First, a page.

Doctrine, it seems, always moves into clarity under duress. And just as the Christological heresies of the early Church forced the Church to articulate exactly what it thought abou t the person of Jesus Christ, so German higher criticism confronted Protestant Christianity with challenges to its view of Scripture.
Enter B.B. Warfield, with his magesterial Inspiration and Authority of the Bible. Warfield’s work is a penetrating criticism of the German higher critics, and any Christian wanting to develop a doctrine of Scripture should wrestle with his approach.
One of Warfield’s main arguments is that the doctrine of Scripture is, in fact, a doctrine. As such, it is the province of exegesis, rather than historical criticism. In other words, Warfield plays a territorial game with his opponents, arguing that the project to understand the sources, the history, the authors, etc. of the texts themselves is worthwhile, but not the source of doctrine. That is for the province of Biblical theology. “Direct exegesis after all has its rights: we may seek aid from every quarter in our efforts to perform its processes with precision and obtain its result with purity; but we cannot allow its results to be “modivfied” by extraneous considerations.”
In other words, the question of the doctrine of inspiration is not, “What is true about the Bible?” but, “What does the Bible teach?” In the order of theologizing and understanding Scripture, it is important to move from the latter to the former, as it raises the burden of proof for those who wish to disprove the Scriptures. Inconsistencies in the text, or other aspects of what some critics called “the phenomena of Scripture” do not merit readjusting the doctrine of inspiration to include them. Rather, they should be harmonized, or left unharmonized. Such errors only count as defeaters for verbal plenary inspiration if “it is not only impossible for us to harmonize them, but also unless they are of such a characgter that they are clearly contradictory.”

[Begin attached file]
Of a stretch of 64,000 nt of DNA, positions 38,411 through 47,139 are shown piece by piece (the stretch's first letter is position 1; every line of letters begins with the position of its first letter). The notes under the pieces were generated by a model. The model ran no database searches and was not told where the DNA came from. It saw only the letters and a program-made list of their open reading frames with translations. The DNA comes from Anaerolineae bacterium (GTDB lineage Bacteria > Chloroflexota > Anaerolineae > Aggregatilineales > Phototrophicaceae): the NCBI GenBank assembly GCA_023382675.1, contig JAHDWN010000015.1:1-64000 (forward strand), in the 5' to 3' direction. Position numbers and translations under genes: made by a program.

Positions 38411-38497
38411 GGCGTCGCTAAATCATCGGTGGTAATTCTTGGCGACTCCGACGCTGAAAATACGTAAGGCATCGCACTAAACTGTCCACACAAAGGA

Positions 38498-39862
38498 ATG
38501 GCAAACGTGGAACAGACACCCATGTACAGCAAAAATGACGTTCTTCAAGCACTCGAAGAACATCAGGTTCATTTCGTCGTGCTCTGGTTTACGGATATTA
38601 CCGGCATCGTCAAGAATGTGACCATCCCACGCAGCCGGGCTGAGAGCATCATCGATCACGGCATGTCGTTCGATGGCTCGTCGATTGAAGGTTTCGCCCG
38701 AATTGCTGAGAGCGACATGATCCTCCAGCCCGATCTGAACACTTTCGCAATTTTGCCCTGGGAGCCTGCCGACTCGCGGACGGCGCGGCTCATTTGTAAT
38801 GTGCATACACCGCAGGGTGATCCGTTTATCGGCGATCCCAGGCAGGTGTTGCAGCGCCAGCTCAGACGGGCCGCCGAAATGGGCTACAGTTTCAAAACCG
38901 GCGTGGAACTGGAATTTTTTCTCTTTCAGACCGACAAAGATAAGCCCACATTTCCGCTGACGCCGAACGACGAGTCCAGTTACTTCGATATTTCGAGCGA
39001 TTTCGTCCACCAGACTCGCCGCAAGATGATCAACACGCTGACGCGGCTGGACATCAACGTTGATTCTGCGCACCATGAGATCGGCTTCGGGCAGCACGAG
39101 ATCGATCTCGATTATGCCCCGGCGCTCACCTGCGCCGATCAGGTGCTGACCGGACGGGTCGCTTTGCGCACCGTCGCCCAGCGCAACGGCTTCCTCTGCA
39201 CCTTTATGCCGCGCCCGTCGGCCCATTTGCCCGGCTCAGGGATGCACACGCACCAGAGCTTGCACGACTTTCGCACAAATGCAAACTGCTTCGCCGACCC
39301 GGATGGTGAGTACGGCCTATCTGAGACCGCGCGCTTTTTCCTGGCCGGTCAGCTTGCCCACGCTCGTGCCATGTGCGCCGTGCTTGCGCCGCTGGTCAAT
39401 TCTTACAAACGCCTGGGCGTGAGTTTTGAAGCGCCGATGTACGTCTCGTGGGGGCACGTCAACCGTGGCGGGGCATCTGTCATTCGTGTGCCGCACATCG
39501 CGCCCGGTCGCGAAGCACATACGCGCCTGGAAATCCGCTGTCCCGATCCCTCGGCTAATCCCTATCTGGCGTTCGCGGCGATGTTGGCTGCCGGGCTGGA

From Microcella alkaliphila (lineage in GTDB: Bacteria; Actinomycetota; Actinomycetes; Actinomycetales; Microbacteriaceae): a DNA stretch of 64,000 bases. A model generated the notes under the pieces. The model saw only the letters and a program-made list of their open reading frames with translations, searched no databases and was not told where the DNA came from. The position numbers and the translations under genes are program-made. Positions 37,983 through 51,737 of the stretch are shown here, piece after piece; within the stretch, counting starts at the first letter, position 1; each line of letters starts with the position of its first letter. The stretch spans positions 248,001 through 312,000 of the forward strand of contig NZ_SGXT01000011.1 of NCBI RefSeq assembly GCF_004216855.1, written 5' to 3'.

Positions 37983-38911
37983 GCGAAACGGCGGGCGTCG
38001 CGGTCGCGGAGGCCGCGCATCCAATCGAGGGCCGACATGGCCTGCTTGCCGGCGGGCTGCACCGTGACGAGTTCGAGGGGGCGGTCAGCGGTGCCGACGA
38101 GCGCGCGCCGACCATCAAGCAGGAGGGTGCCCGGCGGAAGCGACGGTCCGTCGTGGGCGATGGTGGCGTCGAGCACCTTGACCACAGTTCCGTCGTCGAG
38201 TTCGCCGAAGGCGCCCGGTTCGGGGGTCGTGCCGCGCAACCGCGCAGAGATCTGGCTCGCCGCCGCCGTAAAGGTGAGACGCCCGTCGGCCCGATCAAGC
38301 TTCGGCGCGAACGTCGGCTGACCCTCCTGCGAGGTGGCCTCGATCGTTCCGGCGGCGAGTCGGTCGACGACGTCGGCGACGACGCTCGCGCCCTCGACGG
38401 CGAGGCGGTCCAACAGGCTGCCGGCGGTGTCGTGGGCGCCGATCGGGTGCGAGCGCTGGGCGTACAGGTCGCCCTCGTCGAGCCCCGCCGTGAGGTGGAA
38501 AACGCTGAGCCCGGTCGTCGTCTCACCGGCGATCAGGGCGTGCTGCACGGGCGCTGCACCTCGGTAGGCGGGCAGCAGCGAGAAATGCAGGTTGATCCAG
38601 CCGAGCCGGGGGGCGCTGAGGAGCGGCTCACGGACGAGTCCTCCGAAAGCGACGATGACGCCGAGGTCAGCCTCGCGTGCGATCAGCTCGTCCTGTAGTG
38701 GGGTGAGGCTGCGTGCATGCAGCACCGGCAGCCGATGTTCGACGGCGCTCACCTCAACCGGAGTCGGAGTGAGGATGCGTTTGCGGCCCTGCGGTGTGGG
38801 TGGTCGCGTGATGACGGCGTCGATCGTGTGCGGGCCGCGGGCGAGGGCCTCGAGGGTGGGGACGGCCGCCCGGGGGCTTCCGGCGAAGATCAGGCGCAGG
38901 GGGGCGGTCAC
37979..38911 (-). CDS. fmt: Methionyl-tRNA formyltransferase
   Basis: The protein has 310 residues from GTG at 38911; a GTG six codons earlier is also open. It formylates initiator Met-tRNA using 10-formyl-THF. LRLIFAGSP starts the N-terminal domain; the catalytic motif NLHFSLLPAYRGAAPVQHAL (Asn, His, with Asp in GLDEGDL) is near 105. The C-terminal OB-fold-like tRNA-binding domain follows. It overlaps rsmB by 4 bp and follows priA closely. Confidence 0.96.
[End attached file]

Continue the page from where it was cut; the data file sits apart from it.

If Warfield is right, the doctrine of the inspiration of Scripture is a doctrine for theologians to wrangle over, not apologists.
This is, I think, deeply opposed to how most evangelical Christians think about the Scriptures. For some reason, until reading Warfield I thought that the reliability, the historical accuracy, etc. could be grounded in the doctrine of inspiration. But Warfield will have nothing of it:
Inspiration is not the most fundamental of Christian doctrines, nor even the first thing we prove about the Scriptures. It is the last and crowning fact as to the Scriptures. These we first prove authentic, historically credible, generally trustworhty, before we prove them inspired.”
In approaching the Scriptures, it is crucial to understand the “division of labor.” Historical criticism is for the historians, but doctrinal development is for the theologians. And while there is clearly overlap in the truth claims, doctrinal claims have precedence. If Scripture claims to be the Word of God, then it is important to admit it on its own terms, rather than terms of our own choosing.